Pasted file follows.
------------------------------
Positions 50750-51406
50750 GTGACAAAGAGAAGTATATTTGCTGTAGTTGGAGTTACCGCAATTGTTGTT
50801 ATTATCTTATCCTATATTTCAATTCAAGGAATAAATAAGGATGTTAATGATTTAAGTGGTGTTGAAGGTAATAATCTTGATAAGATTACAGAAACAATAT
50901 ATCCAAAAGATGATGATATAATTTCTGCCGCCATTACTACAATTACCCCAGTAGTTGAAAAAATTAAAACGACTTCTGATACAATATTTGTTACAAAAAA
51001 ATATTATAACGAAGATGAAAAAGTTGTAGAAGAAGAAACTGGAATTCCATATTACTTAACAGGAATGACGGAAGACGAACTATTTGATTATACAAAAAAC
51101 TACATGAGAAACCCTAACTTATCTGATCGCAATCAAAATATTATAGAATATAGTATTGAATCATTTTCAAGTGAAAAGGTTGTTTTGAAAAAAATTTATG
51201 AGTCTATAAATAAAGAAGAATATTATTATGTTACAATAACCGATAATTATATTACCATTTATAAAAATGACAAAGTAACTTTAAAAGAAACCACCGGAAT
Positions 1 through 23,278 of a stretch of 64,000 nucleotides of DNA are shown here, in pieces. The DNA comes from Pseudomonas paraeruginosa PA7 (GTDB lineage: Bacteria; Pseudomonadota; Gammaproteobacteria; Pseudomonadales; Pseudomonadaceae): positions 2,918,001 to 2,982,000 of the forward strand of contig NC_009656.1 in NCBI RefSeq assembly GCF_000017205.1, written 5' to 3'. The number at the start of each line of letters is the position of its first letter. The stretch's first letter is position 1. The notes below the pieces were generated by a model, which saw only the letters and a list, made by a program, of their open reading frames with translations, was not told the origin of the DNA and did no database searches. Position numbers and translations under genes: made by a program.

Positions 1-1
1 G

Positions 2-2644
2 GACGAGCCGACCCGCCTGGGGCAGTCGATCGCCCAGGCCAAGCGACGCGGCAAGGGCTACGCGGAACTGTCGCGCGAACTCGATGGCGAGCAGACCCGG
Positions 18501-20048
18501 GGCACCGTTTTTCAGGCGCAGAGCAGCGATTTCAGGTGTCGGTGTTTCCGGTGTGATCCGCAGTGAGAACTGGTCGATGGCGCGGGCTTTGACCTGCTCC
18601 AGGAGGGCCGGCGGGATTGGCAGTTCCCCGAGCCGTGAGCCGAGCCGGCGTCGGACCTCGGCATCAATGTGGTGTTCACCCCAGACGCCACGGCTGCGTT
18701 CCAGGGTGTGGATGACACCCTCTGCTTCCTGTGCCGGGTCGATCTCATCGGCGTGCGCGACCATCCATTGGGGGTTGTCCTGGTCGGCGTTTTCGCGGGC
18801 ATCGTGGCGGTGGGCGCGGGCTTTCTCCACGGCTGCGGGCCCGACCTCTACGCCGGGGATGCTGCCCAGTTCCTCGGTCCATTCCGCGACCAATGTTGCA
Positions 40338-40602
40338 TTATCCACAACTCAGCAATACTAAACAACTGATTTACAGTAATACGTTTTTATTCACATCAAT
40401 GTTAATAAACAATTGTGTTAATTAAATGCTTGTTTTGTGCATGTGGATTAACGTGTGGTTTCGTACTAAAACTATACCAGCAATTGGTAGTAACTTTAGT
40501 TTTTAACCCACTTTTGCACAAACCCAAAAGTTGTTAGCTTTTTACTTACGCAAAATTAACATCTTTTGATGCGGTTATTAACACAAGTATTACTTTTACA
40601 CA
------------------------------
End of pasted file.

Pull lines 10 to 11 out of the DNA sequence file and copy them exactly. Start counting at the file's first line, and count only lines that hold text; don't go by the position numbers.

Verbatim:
1 G

Positions 2-2644